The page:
In other words, even if these plans serve as nothing but design exercises – studies in volume, combination, and color – then that's fine with me. We can be done with the ongoing arguments and just enjoy looking at cool imagery.
Overall, I would say these are pretty cool. Although expensive just for a home office, they do look pretty nice and I would be more than happy to work in one!
Loq•kit is designed to reduce assembly complexity and time while enabling beautiful, unique living space. Standardized components allow for reuse and endless personalized layout possibilities. The modular elements can be reconfigured to accommodate changing needs with ease. Instead of wood, nails, screws, and glue, Loq•kit uses prefabricated plastic and metal parts that offer flexibility and integrated systems.
From earlier this week:
Google...announced a new strategic initiative to develop electricity from renewable energy sources that will be cheaper than electricity produced from coal. The newly created initiative, known as RE<C, will focus initially on advanced solar thermal power, wind power technologies, enhanced geothermal systems and other potential breakthrough technologies.
Many prefab companies incorporate solar power and other environmentally friendly features into their housing solutions. eSolar (a Google partner) incorporate prefab features into their solar solutions:
By leveraging established commercial suppliers to mass manufacture thousands of small heliostats, eSolar realizes economy-of-scale benefits at much smaller power plant sizes than traditional solar generation techniques. Our heliostats are designed to fit efficiently into shipping containers to keep transportation costs low, and they are pre-assembled at the factory to minimize on-site labor....
Note: emphasis added
Very interesting: prefab meet solar; solar meet prefab.
...a three-unit weeHouse (yes, that's how it's spelled) development for Valevista Trail. A family is planning to build the development, which is currently in the permit phase, and sell the homes...
Spanish-language blog Cien Ladrillos wrote a long post about prefabs in Spain.
Jetson Green looked at a new container project in Panama City, Panama.
The Edmonton Sun reports:
In an effort to combat Edmonton's housing problem, a housing corporation is proposing that metal shipping containers - like you might see on trains or ships - be converted into low-cost living units.
interviewer: Kevin Crush and Renato Gandia
length: 500 words
date: October 28, 2007
publication: Edmonton Sun
Making Light has a link-filled post about shipping container architecture.
The post sparked some good comments. Randolph Fritz:
"Um, folks, don't let the coolness factor blind you to some real design problems.Liz D:
Which doesn't mean this is a Bad Idea. It means you've still got to do design, if you want a liveable result."
"I lived in a converted shipping container in 1982-1984, in California. It had some upsides (cheap) and some downsides. The biggest downside was the width -- a standard container's interior dimension is 7'8". My living quarters had interior drywall added, leaving an interior width of 88 inches.(Hat tip: Boing Boing)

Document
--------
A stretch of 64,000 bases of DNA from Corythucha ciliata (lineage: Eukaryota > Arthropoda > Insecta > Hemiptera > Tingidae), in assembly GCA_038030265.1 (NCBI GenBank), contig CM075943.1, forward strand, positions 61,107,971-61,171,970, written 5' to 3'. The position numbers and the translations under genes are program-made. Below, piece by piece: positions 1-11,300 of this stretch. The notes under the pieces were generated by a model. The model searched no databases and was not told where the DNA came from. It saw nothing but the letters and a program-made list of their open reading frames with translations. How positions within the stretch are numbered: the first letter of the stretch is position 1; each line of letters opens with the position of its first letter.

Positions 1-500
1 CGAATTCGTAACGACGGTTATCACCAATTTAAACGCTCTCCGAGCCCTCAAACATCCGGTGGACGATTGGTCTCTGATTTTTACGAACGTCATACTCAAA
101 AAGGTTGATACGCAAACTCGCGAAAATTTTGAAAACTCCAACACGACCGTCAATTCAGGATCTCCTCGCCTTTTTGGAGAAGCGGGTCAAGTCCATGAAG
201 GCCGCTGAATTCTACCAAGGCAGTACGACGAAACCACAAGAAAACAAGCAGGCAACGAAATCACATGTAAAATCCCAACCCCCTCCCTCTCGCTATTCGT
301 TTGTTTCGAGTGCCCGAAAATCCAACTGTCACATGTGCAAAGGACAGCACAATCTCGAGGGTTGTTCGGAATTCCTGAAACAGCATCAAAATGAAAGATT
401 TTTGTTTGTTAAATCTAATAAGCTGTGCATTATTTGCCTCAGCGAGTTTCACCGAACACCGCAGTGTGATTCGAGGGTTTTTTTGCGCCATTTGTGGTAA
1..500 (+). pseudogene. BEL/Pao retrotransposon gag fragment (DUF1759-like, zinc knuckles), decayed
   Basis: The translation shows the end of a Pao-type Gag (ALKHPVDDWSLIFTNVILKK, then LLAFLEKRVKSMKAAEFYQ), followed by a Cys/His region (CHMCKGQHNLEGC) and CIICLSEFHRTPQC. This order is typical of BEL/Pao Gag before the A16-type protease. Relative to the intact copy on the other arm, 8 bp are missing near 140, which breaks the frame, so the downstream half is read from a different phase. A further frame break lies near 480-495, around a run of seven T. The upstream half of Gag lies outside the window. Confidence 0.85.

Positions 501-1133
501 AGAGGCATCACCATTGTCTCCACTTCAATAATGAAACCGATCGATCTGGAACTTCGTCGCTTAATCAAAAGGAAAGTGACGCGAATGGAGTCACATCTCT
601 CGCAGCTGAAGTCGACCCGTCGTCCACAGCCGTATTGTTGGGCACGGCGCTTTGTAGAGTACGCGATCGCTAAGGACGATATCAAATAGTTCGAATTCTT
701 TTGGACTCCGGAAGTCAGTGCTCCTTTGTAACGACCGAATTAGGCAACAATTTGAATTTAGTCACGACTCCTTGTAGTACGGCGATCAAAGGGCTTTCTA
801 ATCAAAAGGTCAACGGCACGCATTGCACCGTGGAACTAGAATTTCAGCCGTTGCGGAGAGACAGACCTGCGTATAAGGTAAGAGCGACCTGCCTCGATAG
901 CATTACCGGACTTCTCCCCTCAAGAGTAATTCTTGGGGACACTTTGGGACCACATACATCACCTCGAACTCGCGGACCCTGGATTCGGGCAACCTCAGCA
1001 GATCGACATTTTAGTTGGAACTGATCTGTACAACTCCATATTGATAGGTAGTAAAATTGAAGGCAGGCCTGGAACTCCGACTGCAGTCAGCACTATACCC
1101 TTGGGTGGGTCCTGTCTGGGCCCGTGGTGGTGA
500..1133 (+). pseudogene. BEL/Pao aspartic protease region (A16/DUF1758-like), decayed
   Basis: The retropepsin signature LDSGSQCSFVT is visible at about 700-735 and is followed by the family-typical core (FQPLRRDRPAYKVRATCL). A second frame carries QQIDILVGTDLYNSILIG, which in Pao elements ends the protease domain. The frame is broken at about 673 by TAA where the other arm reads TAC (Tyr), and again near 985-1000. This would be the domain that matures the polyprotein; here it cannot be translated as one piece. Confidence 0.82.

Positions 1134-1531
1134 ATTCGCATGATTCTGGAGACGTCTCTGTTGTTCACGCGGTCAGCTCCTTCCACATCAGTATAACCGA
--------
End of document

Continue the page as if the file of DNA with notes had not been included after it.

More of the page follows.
Given the configuration of my space, I had to put the bed on the long wall, instead of across the short wall. I had a queen bed (75 inches wide) -- leaving only 15 inches of space between bed and wall.
The next episode of shipping-container architecture was at a friend's, who arrange 3 in a u-shape, with a covered patio between them. Much more satisfactory."
"Although there is currently a 6 month waiting list, this looks like a very nice alternative to some of the more expensive prefab homes on the market."
"We saw the fully installed folding glass panels, which are called Nanawalls...three sides of the living-dining room. They silently glide away to unite inside and outside: this is how to live large in a small space."
"I love this house. [Its] sleek modern lines, affordability and 'green-ness' make it a good option for those looking for a modern prefab house."
Preston at Jetson Green showed off the Ideabox Prefab:
"Ideabox offers a pretty cool product in the modern, prefabricated housing industry. Ideabox emphasizes good design, not square footage, and they make it easy to do."He also wrote about the JoT House.
The author at ColumbusING tried to spark debate about prefab:
"Can it be a viable solution? Over the past 10 years the country and for that matter Columbus has been inundated with the "cookie cutter" type of residential building, which has paved the way for convenient and affordable living for some and in the mind of others, has created a perception of architectural character digust. So where does that put Prefab houses?"
"It's an interesting mix of photos, thoughts and information that anyone who dreams of going prefab will find very enlightening."
The Good Human's Prefab Wednesday wrote about the PLACE Houses, a new prefab concept. We'll cover those in more depth soon.
Inhabitat's Prefab Friday examined a student housing project made from containers.
Now here's a website that's full of character: Kalkin Quik House. It's a useful site that already answers most of our usual interview questions.
The Quik House "is a prefabricated kit house designed by Adam Kalkin from recycled shipping containers." Most of the info provided on the site is matter-of-fact, but some of the Q and A is more fun. In response to the question "what colors does the Quik House come in?", the answer is: "Orange or natural "Rust Bloom". For an additional cost, we can have your Quik House tagged by local graffiti artists." Check out the site for more details.
price: ~$184,000 excluding shipping
shipping cost: $3,000 - $12,000
size: 2,000 square feet (1,000, 3,000 and 5,000 sf models also available)
how: recycled shipping containers
waiting list: 6 months
timeline: "no longer than 3 months"